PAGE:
Nike Kyrie 5 Performance Review

The Nike Kyrie 5 performance review is ready, just in time for the upcoming Best Basketball Shoes of 2018 list. Stay tuned.


We’ve seen herringbone in some way, shape or form used on nearly every Kyrie model to date with the exception of the Kyrie 2 and Kyrie Low — and now, the Kyrie 5.

Despite missing the near flawless pattern that most hoopers have come to know and love, the multi-directional pattern used on the Kyrie 5 has been exceptional. My very first run was a bit slick to start, much like it was on the Kyrie 4, but each and every time I’ve played in them since my initial outing, the traction has only gotten better. Even on the worst courts, the outsole has been able to perform with little issue. Maybe a quick wipe here or there when dust has taken over the gym but it’s not like other shoes where wiping may need to be a constant thing you do while you play in order to maintain some sort of grip.

Outdoor players will also enjoy the traction, even if it doesn’t last as long as they may want it to. I’d still recommend the shoe overall for indoor use only, but if you only play outside then you should, at the very least, be satisfied with the grip.

Nike’s new Zoom Air Turbo was the Kyrie 5’s big draw and it’s a pretty nice setup for those wanting the court feel that they’re used to within the Kyrie line while still wanting some sort of cushion under foot.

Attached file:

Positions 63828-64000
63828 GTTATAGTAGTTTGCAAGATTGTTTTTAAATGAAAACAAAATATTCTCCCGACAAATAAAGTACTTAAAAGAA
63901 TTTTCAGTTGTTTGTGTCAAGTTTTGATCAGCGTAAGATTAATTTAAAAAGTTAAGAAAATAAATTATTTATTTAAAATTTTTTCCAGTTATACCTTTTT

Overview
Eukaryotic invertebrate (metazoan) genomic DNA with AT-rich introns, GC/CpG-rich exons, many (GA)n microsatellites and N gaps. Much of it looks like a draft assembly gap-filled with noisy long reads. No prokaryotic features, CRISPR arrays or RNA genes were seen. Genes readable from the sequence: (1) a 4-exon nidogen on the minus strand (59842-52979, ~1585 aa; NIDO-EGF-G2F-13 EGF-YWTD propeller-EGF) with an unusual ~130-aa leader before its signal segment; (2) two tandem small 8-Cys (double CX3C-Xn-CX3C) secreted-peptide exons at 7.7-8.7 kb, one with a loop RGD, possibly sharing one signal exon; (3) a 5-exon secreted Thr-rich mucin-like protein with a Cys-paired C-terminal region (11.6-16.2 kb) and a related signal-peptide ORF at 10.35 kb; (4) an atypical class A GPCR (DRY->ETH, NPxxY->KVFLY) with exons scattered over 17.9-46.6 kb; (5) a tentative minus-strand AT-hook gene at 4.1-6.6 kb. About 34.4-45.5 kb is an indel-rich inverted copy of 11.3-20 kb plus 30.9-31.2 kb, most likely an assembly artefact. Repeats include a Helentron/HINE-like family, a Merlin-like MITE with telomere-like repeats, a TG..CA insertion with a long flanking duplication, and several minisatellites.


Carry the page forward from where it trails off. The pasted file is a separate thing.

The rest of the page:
The Zoom Turbo does not feel like your typical Zoom Air; instead it rides more like a nice foam. It’s kind of subtle, but still noticeable when you pay attention to it. Due to the large Zoom unit having seams, or flex grooves, heat pressed into it, the Air doesn’t have much space to flow throughout under foot — which is why you typically have a bouncy feel from most Zoom Air units. You can feel the larger sections of Zoom, but it’s more like a small pillow rather than a spring. Again, it’s closer to the feel of a nice fluid foam vs. the standard Zoom Air ride that you may be expecting.

The midsole is Phylon: it’s nothing special and a bit on the firm side. I would have loved to have seen Cushlon return as the midsole foam, or a heel Zoom Air unit, but it wasn’t a deal breaker for me.

Overall, the shoe maintains a nice minimal under-foot feel while offering a fast, fluid and agile ride.

Engineered mesh is back and feels just like it had on the Kyrie 4. It’s a little stiff to start but breaks in rather quickly, to the point where it fits and moves like mesh but with the added strength of the Nylon that lines the inside of it.

It would have been nice to have seen some premium touches with the price increase, but from a performance standpoint, the build gets the job done perfectly.

The Kyrie 5 fits very snug but I went true to size and I’m glad I did. Some may want to go up 1/2 size, some may have to due to the Flytrap enclosure, but true to size is what I’d go with if possible.

Lockdown is awesome. The Flytrap overlay does exactly what it was designed to do and its something that I love. Having the top of my foot feel snug and secure is something I love in a shoe as long as its not restrictive. These check all those boxes.

The support has been solid on the shoe and I have no complaints.

The tooling is still rounded, something I’m not a huge fan of, but it’s flat from the heel through the forefoot and just rounded at the edges. It makes me feel much more stable than I had in past Kyrie models. There is not a normal outrigger, but the outrigger section of the tooling is exaggerated a bit and reinforced with TPU to reduce compression in that section of the foam midsole. Fit was fantastic, which kept you safe and secure on the footbed.